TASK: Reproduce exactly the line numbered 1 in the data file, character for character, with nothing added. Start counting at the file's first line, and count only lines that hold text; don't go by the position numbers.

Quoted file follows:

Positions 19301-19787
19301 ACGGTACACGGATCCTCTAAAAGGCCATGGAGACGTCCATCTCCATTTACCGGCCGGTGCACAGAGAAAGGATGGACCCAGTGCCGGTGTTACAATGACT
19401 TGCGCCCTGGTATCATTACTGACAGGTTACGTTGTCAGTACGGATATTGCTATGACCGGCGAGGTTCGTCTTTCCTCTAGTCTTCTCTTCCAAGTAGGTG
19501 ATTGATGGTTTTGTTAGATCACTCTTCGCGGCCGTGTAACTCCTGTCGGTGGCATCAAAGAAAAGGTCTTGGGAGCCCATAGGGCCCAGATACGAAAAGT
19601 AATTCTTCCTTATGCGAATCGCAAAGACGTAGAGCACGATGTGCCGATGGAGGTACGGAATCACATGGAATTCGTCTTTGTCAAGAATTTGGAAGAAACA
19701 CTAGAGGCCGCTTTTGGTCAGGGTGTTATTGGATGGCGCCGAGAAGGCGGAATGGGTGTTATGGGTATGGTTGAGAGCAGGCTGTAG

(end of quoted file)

Positions 19301-19787